Nanaimo Timbermen bantams Cole Prontack, left, and Jordan Conroy juggle a lacrosse ball with peewee Gavin Gunderson at the opening of the covered lacrosse box at Harewood Centennial Park on Thursday afternoon. (CHRIS BUSH/The News Bulletin)

Multi-purpose sports court officially opens at Harewood Centennial Park

Lacrosse toss marks the opening of covered sports surface

Court is in session in Harewood following the grand opening of a covered multi-purpose court at Harewood Centennial Park.

The covered lacrosse box opened Thursday afternoon with a ceremonial lacrosse toss at the net by local city and sports officials followed up a practice session by the Timbermen midget girls’ lacrosse team.

Richard Harding, city director of parks, recreation and environment, said in his address to the gathering that the siting and building of the facility took nearly 10 years.

“We’re not done,” Harding said. “Everything you see now is just the first stage. We wanted to get this facility open before we got too long into the lacrosse season.”

Harding said other sports will be introduced as the project is finished and depending on the demand from the community.

The $3.23 million cost for the project includes upgrades to the park’s parking and playground areas. The lacrosse box features electronic scoreboards and it will be able to host tournament games.

Heather Campbell, president of the Harewood Neighbourhood Association, which advocated for creation of the facility, said it will have a “huge” impact on the community.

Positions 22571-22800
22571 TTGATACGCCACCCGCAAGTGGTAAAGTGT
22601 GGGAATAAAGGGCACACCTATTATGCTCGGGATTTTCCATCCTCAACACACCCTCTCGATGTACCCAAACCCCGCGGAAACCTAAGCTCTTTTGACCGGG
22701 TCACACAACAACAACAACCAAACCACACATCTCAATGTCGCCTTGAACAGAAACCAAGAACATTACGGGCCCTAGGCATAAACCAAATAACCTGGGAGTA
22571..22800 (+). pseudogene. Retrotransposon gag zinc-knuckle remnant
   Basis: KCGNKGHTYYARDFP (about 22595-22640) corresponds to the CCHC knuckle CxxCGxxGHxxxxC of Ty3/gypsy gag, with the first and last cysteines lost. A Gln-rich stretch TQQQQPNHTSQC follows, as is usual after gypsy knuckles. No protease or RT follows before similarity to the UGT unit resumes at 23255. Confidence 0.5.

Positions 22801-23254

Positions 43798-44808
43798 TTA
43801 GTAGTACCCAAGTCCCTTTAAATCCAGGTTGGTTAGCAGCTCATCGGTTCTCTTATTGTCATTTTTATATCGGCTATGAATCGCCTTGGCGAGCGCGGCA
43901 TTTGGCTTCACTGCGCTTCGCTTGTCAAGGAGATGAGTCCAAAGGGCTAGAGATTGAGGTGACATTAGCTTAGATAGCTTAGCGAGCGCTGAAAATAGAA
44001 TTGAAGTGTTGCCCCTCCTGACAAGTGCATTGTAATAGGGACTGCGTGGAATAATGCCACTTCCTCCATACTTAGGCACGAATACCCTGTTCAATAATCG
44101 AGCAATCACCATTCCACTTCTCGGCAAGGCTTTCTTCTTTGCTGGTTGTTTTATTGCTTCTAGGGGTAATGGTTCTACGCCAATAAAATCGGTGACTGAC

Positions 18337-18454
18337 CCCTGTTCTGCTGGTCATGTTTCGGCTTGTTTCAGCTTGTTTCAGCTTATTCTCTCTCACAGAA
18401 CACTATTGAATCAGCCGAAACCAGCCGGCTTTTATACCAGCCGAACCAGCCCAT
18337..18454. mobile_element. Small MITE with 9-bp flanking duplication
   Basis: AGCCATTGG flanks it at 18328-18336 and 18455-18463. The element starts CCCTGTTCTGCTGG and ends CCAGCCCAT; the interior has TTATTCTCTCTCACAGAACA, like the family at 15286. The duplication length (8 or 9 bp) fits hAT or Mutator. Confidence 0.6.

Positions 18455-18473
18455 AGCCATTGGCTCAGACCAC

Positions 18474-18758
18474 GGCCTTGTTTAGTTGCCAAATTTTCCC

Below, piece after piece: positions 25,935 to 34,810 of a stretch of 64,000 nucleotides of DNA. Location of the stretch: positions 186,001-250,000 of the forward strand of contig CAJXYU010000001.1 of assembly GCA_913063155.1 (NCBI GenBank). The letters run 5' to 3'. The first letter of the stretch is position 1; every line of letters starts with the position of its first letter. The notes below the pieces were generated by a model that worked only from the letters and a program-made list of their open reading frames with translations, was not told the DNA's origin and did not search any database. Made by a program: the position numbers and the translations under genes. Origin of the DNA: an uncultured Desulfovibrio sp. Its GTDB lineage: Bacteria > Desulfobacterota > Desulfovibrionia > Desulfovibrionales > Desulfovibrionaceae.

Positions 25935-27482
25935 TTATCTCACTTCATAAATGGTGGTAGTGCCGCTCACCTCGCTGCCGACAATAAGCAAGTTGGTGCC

“It’s exciting,” she said. “All the meetings you attend, you think this is never going to happen and then they start building it and you walk by all the time and see it being built and then to opening day. Seeing the kids who often say we don’t get the floor space we need, so this will be a wonderful opportunity for Nanaimo as a whole and Harewood. To see people come in and have a great time and play sports and do other things that we have to offer in the park.”

Andy Reynolds, Nanaimo District Lacrosse Association president, said the covered lacrosse box gives the association added status as one of the premier lacrosse organizations on the Island. A covered facility allows teams a longer play season and more training time.

“We’re able to start a little bit earlier now,” Reynolds said. “Some associations already have covered boxes and they get to start right away in February. Mother Nature’s certainly not been kind to Nanaimo lacrosse in the last 10 years in Februarys and Marches. It gives us the opportunity to get on the floor, get sticks in hands and be able to start our evaluations and build our association to become real strong.”

The outdoor lacrosse box, originally built by the Lions Club in 1970 is also being rebuilt at the park next to the covered box and will be reopened in coming weeks.



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